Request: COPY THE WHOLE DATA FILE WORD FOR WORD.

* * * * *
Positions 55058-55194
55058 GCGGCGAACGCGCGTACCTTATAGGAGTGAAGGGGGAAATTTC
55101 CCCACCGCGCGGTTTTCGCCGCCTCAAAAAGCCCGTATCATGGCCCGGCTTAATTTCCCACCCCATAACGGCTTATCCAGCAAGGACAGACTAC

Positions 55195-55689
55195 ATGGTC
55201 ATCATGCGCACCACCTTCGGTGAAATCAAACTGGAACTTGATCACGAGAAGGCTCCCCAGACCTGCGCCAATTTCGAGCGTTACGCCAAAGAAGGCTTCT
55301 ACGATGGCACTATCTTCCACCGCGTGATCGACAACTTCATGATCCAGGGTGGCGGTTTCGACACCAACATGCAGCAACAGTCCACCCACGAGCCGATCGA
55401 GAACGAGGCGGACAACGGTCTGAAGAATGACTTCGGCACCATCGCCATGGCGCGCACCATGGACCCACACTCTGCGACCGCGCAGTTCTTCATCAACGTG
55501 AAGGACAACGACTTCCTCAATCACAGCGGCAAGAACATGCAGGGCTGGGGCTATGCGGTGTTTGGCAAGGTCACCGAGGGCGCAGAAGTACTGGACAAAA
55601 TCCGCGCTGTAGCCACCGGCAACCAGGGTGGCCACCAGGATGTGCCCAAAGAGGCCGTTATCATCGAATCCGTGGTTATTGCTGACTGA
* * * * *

Positions 55058-55194
55058 GCGGCGAACGCGCGTACCTTATAGGAGTGAAGGGGGAAATTTC
55101 CCCACCGCGCGGTTTTCGCCGCCTCAAAAAGCCCGTATCATGGCCCGGCTTAATTTCCCACCCCATAACGGCTTATCCAGCAAGGACAGACTAC

Positions 55195-55689
55195 ATGGTC
55201 ATCATGCGCACCACCTTCGGTGAAATCAAACTGGAACTTGATCACGAGAAGGCTCCCCAGACCTGCGCCAATTTCGAGCGTTACGCCAAAGAAGGCTTCT
55301 ACGATGGCACTATCTTCCACCGCGTGATCGACAACTTCATGATCCAGGGTGGCGGTTTCGACACCAACATGCAGCAACAGTCCACCCACGAGCCGATCGA
55401 GAACGAGGCGGACAACGGTCTGAAGAATGACTTCGGCACCATCGCCATGGCGCGCACCATGGACCCACACTCTGCGACCGCGCAGTTCTTCATCAACGTG
55501 AAGGACAACGACTTCCTCAATCACAGCGGCAAGAACATGCAGGGCTGGGGCTATGCGGTGTTTGGCAAGGTCACCGAGGGCGCAGAAGTACTGGACAAAA
55601 TCCGCGCTGTAGCCACCGGCAACCAGGGTGGCCACCAGGATGTGCCCAAAGAGGCCGTTATCATCGAATCCGTGGTTATTGCTGACTGA